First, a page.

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Cash Flows for a Startup Company Product - Paper Example

Date:  2021-07-05 09:55:49
3 pages  (658 words)
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The most important aspect of a business in its day to day and future operation is the flow of cash from the customers to the business and the investment in the business process to make profit. It the life cycle of a company, there comes a time when the flows of money from the customers are not sufficient to facilitate operations for profit making. Lack of advancement and innovation in product offerings makes the business face hard cash times which require exemplary actions to overcome.

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In the situation of a company facing a deteriorating cash flow issue that finds a solution in a new revolutionary product, a certain form of rebirth can be facilitated in the launch of the product. The norm for revolutionary products is that they tend to change the market landscape and cause serious changes in the status quo of products offered in the market, as well as giving the company pioneering the product a huge edge as they get to launch, operationalize and acquire a market share before others catch up and adopt the new way of doing business. For the case of a failing business deciding on a new product as the way out of low cash flows, the product tends to become the company upon launching. There are operational, marketing, and financial advantages to restructuring the company to take on the identity of a revolutionary product. For example, adopting the name of the new product once it is launched means that when rivals acquire it and start trading with it, the business enjoys a certain measure of publicity with every advertisement and promotional activity others do. It is also easier to focus on the product as the sole trading commodity, especially when its potential had been proven to be great enough to carry the business back into greater cash-flows and profitability.

The only hiccup to using a new product to revitalize a business back into profit-making is that the innovation will often take years before being marketable, causing serious cash flow concerns for the business, even though the future portends great profitability. The most fail-safe measure that can be used to keep the business operational in wait for the product to become market-ready is to acquire venture funding as a startup business, relying on the launch of the new product to resuscitate the company. Venture funds not only give the financial support for the developing of the product, to assure a good return on their investment, investors often include technical and managerial support to a promising company or a product understanding (Agmon & Sjogren, 2016).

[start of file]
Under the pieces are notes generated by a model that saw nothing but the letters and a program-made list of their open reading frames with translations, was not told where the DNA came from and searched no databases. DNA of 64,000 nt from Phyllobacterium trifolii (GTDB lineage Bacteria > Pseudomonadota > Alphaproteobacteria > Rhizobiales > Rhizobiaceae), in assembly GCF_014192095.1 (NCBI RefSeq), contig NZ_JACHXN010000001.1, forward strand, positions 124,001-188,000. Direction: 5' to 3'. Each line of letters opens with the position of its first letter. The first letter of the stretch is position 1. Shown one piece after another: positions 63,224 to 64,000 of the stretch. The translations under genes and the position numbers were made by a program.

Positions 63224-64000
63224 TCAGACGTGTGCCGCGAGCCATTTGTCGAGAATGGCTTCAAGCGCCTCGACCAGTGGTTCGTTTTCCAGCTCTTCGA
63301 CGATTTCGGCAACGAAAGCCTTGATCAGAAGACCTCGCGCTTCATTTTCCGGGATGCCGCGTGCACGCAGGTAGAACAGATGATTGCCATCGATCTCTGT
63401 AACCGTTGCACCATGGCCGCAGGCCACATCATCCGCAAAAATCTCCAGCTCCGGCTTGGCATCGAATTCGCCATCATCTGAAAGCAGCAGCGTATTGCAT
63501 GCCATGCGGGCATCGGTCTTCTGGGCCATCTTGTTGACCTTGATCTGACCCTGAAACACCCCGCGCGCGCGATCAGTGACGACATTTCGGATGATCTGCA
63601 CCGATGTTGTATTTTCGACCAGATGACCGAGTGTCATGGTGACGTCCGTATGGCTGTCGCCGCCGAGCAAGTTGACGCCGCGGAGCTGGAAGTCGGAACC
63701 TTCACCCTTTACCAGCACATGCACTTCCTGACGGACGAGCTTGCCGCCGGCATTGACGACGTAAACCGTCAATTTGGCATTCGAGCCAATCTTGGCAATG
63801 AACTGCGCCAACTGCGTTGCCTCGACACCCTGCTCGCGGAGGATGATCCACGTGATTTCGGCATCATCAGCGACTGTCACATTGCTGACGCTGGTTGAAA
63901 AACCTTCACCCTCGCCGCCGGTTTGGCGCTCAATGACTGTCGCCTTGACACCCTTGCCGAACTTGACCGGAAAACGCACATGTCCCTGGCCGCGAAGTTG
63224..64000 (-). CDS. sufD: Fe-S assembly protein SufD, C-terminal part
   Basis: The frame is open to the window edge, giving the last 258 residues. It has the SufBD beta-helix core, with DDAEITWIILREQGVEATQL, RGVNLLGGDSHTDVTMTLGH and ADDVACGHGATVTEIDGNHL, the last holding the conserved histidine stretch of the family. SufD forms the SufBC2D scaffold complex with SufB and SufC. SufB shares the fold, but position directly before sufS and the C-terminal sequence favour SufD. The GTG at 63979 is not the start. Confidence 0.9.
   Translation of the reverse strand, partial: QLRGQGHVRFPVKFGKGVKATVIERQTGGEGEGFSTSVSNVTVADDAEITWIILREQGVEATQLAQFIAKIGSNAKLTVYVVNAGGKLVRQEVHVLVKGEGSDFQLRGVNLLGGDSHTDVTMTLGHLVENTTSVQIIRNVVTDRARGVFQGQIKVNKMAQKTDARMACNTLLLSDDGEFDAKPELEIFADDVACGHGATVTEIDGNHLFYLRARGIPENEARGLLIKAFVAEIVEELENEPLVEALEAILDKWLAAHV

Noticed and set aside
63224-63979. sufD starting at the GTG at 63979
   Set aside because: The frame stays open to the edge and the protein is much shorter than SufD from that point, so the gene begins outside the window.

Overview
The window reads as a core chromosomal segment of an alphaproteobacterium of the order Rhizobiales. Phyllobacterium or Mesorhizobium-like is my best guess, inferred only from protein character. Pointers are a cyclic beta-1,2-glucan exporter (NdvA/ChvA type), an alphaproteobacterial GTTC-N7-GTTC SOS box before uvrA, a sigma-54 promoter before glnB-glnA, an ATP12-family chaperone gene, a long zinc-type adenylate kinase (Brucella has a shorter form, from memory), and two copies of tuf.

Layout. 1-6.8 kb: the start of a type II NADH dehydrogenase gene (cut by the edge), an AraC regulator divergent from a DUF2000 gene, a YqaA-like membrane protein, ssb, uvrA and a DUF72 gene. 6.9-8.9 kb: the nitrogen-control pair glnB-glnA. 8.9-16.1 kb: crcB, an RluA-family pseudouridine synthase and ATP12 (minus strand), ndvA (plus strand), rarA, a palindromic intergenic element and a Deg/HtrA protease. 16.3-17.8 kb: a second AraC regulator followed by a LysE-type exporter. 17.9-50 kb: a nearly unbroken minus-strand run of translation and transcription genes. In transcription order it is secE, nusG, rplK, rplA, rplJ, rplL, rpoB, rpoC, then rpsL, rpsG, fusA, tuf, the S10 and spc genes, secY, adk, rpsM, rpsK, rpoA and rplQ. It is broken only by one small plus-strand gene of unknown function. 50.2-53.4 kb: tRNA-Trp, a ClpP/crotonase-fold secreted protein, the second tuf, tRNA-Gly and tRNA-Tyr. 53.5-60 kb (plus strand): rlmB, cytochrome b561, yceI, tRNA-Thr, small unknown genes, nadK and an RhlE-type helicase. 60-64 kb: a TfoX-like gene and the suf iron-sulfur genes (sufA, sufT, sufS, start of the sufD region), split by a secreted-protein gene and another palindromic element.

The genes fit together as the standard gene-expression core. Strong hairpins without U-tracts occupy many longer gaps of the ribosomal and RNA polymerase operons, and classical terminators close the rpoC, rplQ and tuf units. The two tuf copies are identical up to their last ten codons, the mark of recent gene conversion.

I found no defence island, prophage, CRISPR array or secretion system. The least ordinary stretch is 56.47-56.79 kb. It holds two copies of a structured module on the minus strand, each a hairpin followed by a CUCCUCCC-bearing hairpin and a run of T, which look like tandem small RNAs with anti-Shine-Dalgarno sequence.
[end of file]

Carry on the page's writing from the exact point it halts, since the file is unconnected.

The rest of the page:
Their profit oriented view of determining investable ideas can also boost the innovative process by choosing a small number of radical ideas and invest their examination, promotion and commercialization. This would especially be important in view of the new product coming from an operating business which had probably gone soft on the determination of profitable investment opportunities due to concerns of customer satisfaction, sustainability, and fair competition practices. The venture capitalist would also be instrumental in the market testing of the product and ultimate commercialization once it is proven workable by feasibility studies, saving the company all the costs related to market development.

Finally, using a venture capitalist over a bank loan would reduce the liability to the company as the investor will most likely be paid off by share capital from the proceeds of the new product. The risk of the product failing and leading to losses will also be shouldered by the venture capitalist, leaving the company with lost profits and not lost capital in the event of failure in the market.


Agmon T. & Sjogren S. (2016). Venture Capital and the Inventive Process. Basingstoke: Palgrave Macmillan, DOI: 10.1057/978-1-137-53660-0

Bellavitis C., Filatotchev I., Kamuriwo D. S. & Vanacker T. (2017). Entrepreneurial finance: new frontiers of research and practice: Editorial for the special issue Embracing entrepreneurial funding innovations, Venture Capital, Vol. 19, Issue 1-2, pp. 1-16, DOI: 10.1080/13691066.2016.1259733

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